After seeing the hype on Twitter and G+ for a few weeks, I finally found some time to check out Bully Pulpit Games’ latestÂ Kickstarter: Star Crossed, a two-player game of forbidden love, designed by Alex Roberts. Bully Pulpit is famous for publishing some really innovative games, including perhaps most famously Fiasco, so I’m always interested in seeing what they’re releasing next. After backing the game and receiving the early preview of the rules, I can say that Star Crossed continues their history of pushing the envelope of what it means to play an RPG.
The pitch for Star Crossed is deceptively simple: this is a two player, GM-less game, where you play a couple that can’t be together for some reason. Examples in the preview text include an Empress and her Vizier, or two friends at the gym. Perhaps the Empress is married, or just can’t risk engaging in a relationship with someone lower in the hierarchy than her, while the Vizier may actually be a member of a faction that wants to overthrow the empire! And the gym friends may value their friendship too much to risk it on a romantic relationship, or maybe acknowledging their attraction would require some really deep introspection about identity that’s scary. The game is completely wide open to exploring any type of pairing you want to tell a story about!
But where Star Crossed gets really interesting is in the details of the mechanics. The resolution mechanic here, as implied in all of the (adorable) art revealed so far, is a block tower. Like in Dread, you pull a brick when the outcome of an action is in doubt, but instead of doing something that could result in your death, in Star Crossed you make a pull when your character is being vulnerable, either by physically reaching out an touching the other character, or making a personal revelation. If the tower falls, the characters have finally acted on their attraction! If the game ends without the tower falling, then the characters part ways, never to reveal the true depths of their feeling.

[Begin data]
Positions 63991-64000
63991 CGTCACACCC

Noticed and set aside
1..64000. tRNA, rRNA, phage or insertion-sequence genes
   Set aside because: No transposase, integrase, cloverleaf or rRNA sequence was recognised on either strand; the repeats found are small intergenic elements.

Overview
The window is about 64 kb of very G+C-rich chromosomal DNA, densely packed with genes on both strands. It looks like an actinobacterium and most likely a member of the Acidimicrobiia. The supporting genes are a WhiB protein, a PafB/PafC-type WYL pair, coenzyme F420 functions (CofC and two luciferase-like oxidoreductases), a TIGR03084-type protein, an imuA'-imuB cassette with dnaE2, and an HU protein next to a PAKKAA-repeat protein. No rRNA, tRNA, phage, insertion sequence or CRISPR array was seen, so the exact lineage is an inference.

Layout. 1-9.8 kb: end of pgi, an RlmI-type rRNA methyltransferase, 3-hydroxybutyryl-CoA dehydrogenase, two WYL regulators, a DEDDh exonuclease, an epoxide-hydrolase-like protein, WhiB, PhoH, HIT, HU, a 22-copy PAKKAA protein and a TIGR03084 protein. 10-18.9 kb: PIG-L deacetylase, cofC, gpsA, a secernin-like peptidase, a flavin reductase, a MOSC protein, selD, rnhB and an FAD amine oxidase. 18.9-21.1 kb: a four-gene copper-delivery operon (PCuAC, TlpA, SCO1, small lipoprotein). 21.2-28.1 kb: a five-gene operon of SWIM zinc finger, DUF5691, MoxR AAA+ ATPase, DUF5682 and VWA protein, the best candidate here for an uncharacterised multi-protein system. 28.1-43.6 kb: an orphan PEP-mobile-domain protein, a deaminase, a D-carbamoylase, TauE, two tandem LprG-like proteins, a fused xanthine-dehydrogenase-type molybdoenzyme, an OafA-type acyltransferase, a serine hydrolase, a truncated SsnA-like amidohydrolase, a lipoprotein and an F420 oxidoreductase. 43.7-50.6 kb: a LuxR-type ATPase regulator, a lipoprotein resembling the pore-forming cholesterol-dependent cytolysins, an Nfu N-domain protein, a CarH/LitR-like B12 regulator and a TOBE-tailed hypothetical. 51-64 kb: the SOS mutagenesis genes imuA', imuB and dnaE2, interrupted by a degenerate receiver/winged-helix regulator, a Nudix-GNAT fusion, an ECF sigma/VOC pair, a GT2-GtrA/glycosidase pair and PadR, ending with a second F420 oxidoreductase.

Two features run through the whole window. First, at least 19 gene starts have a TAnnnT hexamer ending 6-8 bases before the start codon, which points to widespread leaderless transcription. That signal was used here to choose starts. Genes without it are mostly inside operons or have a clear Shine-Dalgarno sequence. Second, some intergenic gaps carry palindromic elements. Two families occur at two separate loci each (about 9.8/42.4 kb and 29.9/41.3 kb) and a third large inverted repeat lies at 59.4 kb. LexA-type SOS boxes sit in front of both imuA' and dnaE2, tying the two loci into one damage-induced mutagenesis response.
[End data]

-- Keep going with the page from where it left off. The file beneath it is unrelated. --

But in a very fun twist, the tower could fall even if you aren’t making a pull! The neatest detail is that you need to be physically touching the tower any time your character is talking. The game notes that this might influence how your character speaks – if the tower is in a precarious position, you might find yourself keeping your dialogue extremely short – that must say something about your character’s mental state! Or maybe you take a risk and go into a soliloquy, because you’re ready for whatever the consequences may be…
When (if!) the tower does finally fall, the two players count up how many bricks they successfully pulled and look up the final number on a table to help determine the final outcome of their relationship. If you pulled only a few bricks, your ending might be unsatisfying because you revealed too much, too soon. If you pull more than a dozen, the two of you have an uneasy intimacy – you’ve revealed some things but maybe no quite enough to have true trust and love yet. But if you pull over 20 bricks, your love burns bright and passionate, and you don’t need anyone else in the world but each other.
Since the characters and mechanics are so freeform, the game does provide a scene structure of eight scenes to keep the game moving, but the prompts are intentionally vague to allow for a variety of interpretations. You start with “an introduction,” but is this the “meet cute” of your characters, or perhaps it means by the end of the scene a complication isÂ introduced that is going to keep the two of you apart? Scene four is “hard at work,” is this a work place romance? Or is it the hard work of building intimacy in a relationship? The choices are really endless!
Since Billy and I are in the market for more two player games, I’m excited to add Star Crossed to our library, and I look forward to a chance for us to play it soon! But before we play it, I have a question for the fans out there:Â what relationship(s) would you like to hear played out in the podcast?Â Do you want a sci-fi game between an AI and an engineer? Historical romance between a member of the gentry and a servant? Rival swashbuckling treasure hunters? Give us some suggestions, and we’ll record our favorite(s) to release on Fandible!
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